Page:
Lower Cost Legal Services: Why Isn't That a Good Thing?
|Wednesday, 27 October 2010 20:22|
Low cost factory labor allows consumers to benefit from cheaper shoes, clothes, and toys. (These days it also means cheaper computers, aircraft parts, and windmill turbines.) Low paid immigrants from Latin America reduce the price of restaurant meals, hotel rooms, and child care.
The media routinely tout these benefits from globalization. The U.S. workers who may face cuts or unemployment as a consequence are told to get more training and learn to work harder.
This raises the question as why we don't see a similar celebration at the prospect of an increased supply of lawyers driving down the wages of lawyers and the price of legal services. In fact, a lengthy Slate piece on the increasing supply of lawyers never once mentioned the potential economic gains associated with lower prices to consumers. The prospect of too many lawyers driving down wages in the profession was presented as a problem that should trouble right-thinking right thinking people.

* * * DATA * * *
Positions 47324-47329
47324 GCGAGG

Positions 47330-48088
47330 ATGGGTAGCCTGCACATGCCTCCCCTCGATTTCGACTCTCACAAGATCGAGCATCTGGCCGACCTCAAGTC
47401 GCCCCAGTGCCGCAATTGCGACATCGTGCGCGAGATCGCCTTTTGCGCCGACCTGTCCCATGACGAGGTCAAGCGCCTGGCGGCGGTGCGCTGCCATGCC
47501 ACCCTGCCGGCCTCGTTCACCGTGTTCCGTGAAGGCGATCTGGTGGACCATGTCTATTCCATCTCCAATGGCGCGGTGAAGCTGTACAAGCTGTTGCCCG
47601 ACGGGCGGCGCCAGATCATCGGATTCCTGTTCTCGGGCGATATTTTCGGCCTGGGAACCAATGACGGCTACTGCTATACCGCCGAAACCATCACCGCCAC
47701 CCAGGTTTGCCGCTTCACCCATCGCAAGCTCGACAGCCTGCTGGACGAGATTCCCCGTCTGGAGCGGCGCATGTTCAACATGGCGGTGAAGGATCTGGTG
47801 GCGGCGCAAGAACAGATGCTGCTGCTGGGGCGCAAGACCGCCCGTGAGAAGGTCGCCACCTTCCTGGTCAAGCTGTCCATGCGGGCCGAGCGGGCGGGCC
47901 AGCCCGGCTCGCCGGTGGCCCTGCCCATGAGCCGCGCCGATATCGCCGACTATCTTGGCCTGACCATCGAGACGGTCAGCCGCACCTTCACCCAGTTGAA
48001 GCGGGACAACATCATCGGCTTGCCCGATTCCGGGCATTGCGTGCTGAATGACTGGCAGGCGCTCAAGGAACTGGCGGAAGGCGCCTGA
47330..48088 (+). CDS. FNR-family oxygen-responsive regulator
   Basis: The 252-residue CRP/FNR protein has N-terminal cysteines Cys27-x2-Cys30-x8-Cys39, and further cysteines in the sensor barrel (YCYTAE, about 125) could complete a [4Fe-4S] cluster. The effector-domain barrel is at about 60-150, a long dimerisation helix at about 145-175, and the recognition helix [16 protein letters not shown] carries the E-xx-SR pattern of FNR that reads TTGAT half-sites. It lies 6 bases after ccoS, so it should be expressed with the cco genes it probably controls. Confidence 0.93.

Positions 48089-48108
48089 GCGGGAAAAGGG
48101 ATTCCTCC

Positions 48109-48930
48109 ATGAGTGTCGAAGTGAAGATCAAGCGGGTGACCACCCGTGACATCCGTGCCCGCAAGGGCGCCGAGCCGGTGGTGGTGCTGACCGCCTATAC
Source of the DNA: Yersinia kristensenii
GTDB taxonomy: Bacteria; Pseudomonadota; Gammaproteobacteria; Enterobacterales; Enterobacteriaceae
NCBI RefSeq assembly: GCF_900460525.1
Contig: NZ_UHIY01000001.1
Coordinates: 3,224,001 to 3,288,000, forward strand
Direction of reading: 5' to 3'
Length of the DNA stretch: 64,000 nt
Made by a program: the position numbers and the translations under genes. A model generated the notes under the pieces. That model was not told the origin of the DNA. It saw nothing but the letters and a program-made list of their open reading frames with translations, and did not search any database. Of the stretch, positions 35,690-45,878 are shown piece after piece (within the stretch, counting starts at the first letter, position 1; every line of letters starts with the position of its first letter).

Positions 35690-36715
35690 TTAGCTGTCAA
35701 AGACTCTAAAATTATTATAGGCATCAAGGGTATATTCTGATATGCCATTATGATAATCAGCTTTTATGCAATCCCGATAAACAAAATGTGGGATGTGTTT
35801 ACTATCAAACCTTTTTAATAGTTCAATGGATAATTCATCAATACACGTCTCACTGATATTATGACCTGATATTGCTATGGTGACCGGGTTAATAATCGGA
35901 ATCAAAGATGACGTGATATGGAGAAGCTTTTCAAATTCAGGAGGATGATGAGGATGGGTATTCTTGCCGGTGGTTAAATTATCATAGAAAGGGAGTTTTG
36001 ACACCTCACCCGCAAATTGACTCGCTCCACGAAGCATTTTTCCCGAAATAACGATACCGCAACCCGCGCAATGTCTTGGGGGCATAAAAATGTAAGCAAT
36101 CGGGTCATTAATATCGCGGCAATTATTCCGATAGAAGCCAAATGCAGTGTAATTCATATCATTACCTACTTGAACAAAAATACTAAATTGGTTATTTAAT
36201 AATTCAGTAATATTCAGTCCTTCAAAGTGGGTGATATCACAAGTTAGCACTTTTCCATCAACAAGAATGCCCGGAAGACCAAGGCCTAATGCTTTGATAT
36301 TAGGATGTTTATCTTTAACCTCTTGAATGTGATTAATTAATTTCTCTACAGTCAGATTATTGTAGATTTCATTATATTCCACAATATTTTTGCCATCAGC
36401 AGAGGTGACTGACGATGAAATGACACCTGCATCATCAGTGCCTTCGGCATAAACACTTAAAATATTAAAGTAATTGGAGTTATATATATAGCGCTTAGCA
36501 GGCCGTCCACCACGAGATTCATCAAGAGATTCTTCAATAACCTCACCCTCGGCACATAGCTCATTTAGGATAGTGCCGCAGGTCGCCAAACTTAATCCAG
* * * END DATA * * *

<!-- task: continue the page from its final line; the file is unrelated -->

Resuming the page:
Well, the logic is the same. Those who celebrate the low cost imports from China and the benefits of cheap immigrant labor should also be celebrating the fact that legal services should be costing us less in the future, unless of course they are partial to the relatively affluent types who tend to up as lawyers.